Richard III runs through Oct. 7; Seattle Shakespeare Company and upstart crow collective at Leo K. Theatre, 155 Mercer St., Seattle; running time is 2 hours and 20 minutes; tickets $30-$55; available at 206-733-8222 or online at

He’s the villain we all love to hate: A lying, manipulative, scheming, treacherous, sociopathic charlatan has taken control of the country. 

No, not that one, but Shakespeare’s “Richard III,” a gripping portrait of a vicious villain’s rise and fall from power that has fascinated theatergoers, historians and scholars since 1592.

Directed by the brilliantly talented Rosa Joshi, Seattle Shakespeare Company opens its 2018-2019 season with “Richard III,” another collaboration with the upstart crow collective. The two companies join together again to present their all-female acting company in the Bard’s epic history/tragedy. The production runs through Oct. 7 in the Leo K. Theatre at Seattle Repertory Theatre.

While you’re waiting for the eighth season of Games of Thrones, SSC and upstart crow collective’s triumphant production takes on Shakespeare’s male-dominated, murderous world and turns it on its ear. [Note: It has also been hinted that the historical war between the York and Tudor dynasty was inspiration for George R.R. Martin’s acclaimed book and television series Game Of Thrones.]

Every role — king to servant, dukes and prince — is played by a woman, 14 in all, who embody more than twice that number of roles on stage. They take on traditionally male roles and pour skill and passion into every portrayal. They fight in battle scenes and wrestle foes to the ground, all while delivering the Bard’s iambic pentameter with power and perfection. The result is dynamic, daring and dazzling.

What began in 2017 with the highly praised all-female production of “Bring Down the House” (Henry VI trilogy), the upstart crow collective returns to SSC to collaborate on “Richard III.” The bloody saga completes the Wars of the Roses and ends the York dynasty. 

“Richard III” reigns as the Bard’s super bad-ass villain. As the play begins, he is the Duke of Gloucester and jealous of his brother King Edward IV.  Evil, corrupt and sadistic, Richard has his eye on the throne. The last son of the royal York dynasty, he is as charming as he is cunning. Deformed in body and twisted in mind, he blithely plots and executes the murders of his brother, his nephews, his former friends, and anyone else who stands between himself and the English throne — a grand total of 13.

The amazing Sarah Harlett returns to play the title role of Richard. (She played the Duke of Gloucester in Bring Down the House.”) Sly and slick, Harlett is a tour de force, pitting people against each other with delight, while callously plotting their demise. Her performance shows the many sides of Richard. From conniving and cunning to narcissistic gloating. From deceit and mendacity to feigned friendliness. From calculating political machinations to sardonic and cackling irony.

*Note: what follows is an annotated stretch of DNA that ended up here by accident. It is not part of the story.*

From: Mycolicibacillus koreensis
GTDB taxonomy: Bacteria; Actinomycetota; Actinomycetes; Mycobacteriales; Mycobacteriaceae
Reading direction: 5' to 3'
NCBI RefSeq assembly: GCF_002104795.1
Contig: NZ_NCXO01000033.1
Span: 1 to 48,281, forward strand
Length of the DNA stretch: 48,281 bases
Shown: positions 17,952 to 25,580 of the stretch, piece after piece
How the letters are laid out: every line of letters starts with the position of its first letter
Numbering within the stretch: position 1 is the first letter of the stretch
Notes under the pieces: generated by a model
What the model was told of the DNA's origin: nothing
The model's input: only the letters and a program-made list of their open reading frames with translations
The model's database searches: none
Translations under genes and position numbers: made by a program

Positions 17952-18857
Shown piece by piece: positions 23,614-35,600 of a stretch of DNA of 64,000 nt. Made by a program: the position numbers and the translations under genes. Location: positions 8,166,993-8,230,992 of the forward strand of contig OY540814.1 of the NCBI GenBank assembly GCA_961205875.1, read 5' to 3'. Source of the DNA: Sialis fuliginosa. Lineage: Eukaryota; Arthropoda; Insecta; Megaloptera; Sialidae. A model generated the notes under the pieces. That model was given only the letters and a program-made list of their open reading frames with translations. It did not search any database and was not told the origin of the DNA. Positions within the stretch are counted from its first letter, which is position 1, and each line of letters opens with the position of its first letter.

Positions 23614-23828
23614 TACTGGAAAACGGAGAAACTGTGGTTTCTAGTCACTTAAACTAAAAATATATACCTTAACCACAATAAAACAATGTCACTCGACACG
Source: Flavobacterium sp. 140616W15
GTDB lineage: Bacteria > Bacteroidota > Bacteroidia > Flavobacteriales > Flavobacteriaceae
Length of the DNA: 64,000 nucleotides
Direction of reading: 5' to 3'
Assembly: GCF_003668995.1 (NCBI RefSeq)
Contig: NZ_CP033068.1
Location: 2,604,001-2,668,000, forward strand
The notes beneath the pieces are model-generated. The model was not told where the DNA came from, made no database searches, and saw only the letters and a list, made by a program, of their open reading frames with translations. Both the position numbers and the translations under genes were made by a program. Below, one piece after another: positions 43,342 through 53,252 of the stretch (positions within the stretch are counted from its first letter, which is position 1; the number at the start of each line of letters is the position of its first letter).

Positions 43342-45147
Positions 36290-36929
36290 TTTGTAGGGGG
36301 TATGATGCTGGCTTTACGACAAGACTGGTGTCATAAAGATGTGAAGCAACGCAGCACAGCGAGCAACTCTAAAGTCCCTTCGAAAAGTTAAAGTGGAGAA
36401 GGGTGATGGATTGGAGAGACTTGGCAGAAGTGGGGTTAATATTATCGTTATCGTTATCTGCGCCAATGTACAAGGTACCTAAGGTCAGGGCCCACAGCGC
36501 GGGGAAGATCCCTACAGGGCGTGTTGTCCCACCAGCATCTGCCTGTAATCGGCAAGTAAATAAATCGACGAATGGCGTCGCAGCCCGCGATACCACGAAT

Rather than the traditional huge hump donned by Shakespearean actors, Harlett suggests deformity; her uselessly twisted arm hangs at her side as if Gorilla-Glued in place.

Harlett brings down the house, but she doesn’t do it alone.

Mari Nelson, as his mother the Duchess of York, realizes that she’s spawned a monster. That doesn’t stop her from becoming a murderer. Kate Wisniewski endows Margaret, King Henry VI’s widow, with hate-filled madness. As vulnerable Lady Anne, Porscha Shaw masters a range of emotion, when taken off guard and duped into marrying Richard (even knowing he murdered her father-in-law and husband). Then, in a wonderful theatrical twist, Shaw also plays Richard’s victorious foil, the noble Earl of Richmond.

As Richard’s sister-in-law Elizabeth, Betsy Schwartz must deal with the loss of her sons, sent to the Towers of London, never to be seen again. Lured by Richard’s false promises, the always lovely Suzanne Bouchard takes on a dark role as Richard’s co-conniving wingman, the greedy and ruthless Duke of Buckingham. When he hesitates to carry out one of Richard’s perfidious plans, he too makes Richard III’s must-do-in list and flees for his life, only to lose his head later.  

Joshi sets a fierce and unrelenting pace in the director’s chair. Thanks to Shawn Ketchum Johnson’s angular set, with its cables and blocks, along with Geoff Korf’s equally innovative lighting design of darkness and shadows, it never lets up. And sound designers Meghan Roche and Robertson Witmer have amplified the cables to mimic a giant stringed instrument, creating an eerie atmosphere that welcomes intrigue, battle and murder.

Theater companies across the country are featuring all-female casts. SSC was the first major theater in Seattle to do so. And last season, Seattle Rep did the same in a highly original production of “Macbeth,” with seven high school-age girls roleplaying Shakespeare’s infamous characters.

Some of the greatest actors in the world have played Richard III: from Edmund Kean, John Barrymore, Laurence Olivier, Ian McKellen and Kenneth Branagh to Al Pacino, Denzel Washington, Benedict Cumberbatch and Peter Dinklage. Vincent Price even took on the role under Roger Corman’s direction. And John Wilkes Booth played Richard three years before he assassinated President Lincoln.

It’s high time for a gender change. Add Sarah Harlett’s name to the list.